Area Forecast Discussion
Issued by NWS Burlington, VT

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FXUS61 KBTV 261130

Area Forecast Discussion
National Weather Service Burlington VT
630 AM EST Sun Nov 26 2023

Today will feature dry weather, but precipitation returns tonight as
a trough of low pressure crosses the region. We`ll see widespread
rain and higher elevation snow through Monday morning, tapering to
showers during the afternoon. Scattered mountain snow showers will
continue through Tuesday, but the next chance for more widespread
precipitation doesn`t arrive until late in the week.


As of 621 AM EST Sunday...No significant changes were needed to
the forecast with this update. Seeing a large break in the cloud
cover as anticipated, though clouds continue to linger over much
of northern NY into central VT. This clearing has allowed
temperatures to drop a little more than expected, and have made
adjustments accordingly. Any sunshine this morning will give
way to increasing clouds by afternoon. The forecast has that
part covered, so have just made some slight tweaks to sky cover
this morning to match the latest satellite trends.

Previous discussion...Still a complicated forecast for tonight
into Monday, with some slight adjustments made with this package.
However, overall thinking has not changed, as we`re anticipating a
quick shot of higher elevation snow/valley rain, with a few inches
of accumulation possible over 1500 ft.

First, today`s the quiet before the storm. High pressure currently
centered off the New England coast will continue to slide eastward
through the day while the upper trough moves into the western Great
Lakes. Although we should see a few sunny breaks this morning,
overall trend will be for increasing cloud cover ahead of this
latter system. Flow will trend toward the south/southwest, helping
temperatures to warm into the mid and upper 30s by this afternoon.
The vast majority of the day will be dry as any precipitation will
hold off until well after dark, mainly after 8 pm.

For tonight and Monday, we`ll be sandwiched between two surface low
pressure systems, the first of which will push eastward between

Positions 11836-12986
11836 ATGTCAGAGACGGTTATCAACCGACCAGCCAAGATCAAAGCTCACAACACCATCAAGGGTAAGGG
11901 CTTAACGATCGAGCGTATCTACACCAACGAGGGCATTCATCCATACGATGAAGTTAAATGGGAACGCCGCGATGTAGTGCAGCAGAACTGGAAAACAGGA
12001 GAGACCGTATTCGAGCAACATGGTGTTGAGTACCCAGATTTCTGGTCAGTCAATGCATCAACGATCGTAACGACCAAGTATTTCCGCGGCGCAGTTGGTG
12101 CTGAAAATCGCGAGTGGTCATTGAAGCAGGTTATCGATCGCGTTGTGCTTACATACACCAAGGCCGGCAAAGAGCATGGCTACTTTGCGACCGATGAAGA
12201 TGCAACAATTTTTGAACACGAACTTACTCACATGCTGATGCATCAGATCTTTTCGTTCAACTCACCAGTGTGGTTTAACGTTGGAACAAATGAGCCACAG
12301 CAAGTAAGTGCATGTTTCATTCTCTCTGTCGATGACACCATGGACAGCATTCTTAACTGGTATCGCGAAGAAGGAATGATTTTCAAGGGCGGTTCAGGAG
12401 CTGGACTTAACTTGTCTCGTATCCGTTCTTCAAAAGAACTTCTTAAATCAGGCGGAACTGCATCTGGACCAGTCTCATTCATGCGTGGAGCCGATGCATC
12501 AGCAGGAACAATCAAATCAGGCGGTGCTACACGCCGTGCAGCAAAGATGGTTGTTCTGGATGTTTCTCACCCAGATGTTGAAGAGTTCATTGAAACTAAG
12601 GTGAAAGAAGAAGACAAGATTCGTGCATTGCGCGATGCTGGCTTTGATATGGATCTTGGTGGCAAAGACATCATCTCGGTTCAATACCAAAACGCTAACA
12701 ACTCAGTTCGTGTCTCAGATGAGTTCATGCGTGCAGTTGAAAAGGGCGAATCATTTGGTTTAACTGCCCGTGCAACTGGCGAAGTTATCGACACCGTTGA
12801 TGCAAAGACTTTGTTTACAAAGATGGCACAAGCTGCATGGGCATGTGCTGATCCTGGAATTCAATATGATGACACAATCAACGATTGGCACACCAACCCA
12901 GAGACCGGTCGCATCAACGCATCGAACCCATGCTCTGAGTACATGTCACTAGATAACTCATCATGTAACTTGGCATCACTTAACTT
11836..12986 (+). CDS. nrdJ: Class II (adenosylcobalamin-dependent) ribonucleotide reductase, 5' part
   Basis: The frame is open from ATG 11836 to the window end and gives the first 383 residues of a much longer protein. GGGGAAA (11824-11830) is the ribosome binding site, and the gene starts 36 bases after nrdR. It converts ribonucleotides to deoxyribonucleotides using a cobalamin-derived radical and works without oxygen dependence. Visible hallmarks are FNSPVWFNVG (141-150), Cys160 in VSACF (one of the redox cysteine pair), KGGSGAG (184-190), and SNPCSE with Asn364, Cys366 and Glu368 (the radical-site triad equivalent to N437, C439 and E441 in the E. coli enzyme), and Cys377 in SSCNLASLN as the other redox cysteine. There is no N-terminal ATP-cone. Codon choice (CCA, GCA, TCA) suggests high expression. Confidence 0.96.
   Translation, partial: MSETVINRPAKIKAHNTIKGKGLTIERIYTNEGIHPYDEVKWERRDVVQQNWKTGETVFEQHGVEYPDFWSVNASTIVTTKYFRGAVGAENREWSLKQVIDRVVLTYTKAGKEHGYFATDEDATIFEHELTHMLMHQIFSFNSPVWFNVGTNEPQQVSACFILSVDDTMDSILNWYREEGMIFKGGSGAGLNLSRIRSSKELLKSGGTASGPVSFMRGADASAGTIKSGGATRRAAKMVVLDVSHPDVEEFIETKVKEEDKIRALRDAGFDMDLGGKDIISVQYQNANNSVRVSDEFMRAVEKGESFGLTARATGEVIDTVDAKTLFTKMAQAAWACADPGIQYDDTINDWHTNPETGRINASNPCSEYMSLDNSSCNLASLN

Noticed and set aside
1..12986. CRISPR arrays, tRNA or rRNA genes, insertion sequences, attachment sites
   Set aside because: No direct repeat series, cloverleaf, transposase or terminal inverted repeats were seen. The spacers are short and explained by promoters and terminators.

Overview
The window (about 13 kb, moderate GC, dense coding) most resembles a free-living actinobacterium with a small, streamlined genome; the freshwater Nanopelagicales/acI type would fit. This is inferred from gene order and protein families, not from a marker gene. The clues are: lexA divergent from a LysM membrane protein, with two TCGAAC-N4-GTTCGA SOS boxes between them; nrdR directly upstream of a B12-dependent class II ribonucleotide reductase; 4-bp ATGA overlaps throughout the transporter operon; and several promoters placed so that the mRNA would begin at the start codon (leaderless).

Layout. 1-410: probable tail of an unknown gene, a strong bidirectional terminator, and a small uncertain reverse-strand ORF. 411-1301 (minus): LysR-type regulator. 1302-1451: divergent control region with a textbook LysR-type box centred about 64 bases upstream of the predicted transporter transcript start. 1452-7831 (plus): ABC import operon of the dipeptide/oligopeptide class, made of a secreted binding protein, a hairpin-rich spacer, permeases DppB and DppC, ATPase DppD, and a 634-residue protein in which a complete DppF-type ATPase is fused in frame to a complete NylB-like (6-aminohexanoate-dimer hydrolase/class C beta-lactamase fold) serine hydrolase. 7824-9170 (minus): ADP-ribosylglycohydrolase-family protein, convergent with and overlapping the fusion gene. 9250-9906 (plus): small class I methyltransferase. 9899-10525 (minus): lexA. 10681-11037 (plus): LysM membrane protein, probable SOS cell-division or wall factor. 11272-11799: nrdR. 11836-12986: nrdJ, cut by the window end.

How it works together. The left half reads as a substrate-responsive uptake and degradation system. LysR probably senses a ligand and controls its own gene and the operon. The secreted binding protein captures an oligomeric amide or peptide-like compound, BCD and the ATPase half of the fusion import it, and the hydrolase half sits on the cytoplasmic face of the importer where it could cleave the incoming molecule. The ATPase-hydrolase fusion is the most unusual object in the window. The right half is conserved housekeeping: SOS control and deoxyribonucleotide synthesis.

Hudson Bay and the Great Lakes, remaining well to our north.
Meanwhile, a second low will develop off the Mid Atlantic coast and
lift northeastward, strengthening as it does so. This secondary
system has trended further westward with the 26/00z guidance suite;
the consensus now brings it onshore into CT/RI, moves it briefly
into the western Gulf of Maine, and then back onshore near or just
to the west of Penobscot Bay. This is a slightly warmer solution for
us, so the main change with this forecast has been to pull back snow
even further below 1500 ft. Any cooling this evening will occur
shortly after sunset, as south flow will increase overnight, holding
temperatures steady or even warming them as we head into Monday
morning. As a result, lower elevations now look to remain in the mid
to even upper 30s much of tonight. Therefore, as precipitation
starts to spread eastward into our region late this evening, it will
primarily fall as rain in the valleys, perhaps mixing with some snow
at the onset. Snow will be the main precipitation type above 1500 ft
through the overnight hours, but even higher locations will start to
warm to above freezing Monday morning, allowing snow to transition
to rain. Still, even with this warmer solution, temperatures will be
very close to freezing, so just a degree or two warmer or colder
will potentially have a significant impact on snow levels and
amounts. At this point, anticipate locations below 2000 ft to change
over to all rain for at least a few hours Monday. Then, as the
secondary low shifts eastward into far northeastern ME and New
Brunswick, colder air will start to spill in as winds turn to the
west in the afternoon. Steadier precipitation will come to end,
becoming more showery and focused along the western slopes of the
northern Adirondacks/Greens while changing back over to snow. Some
enhancement off of Lake Ontario is also possible during the
transition period, though the main lake effect band should quickly
pivot to just south of our northern NY zones. This forecast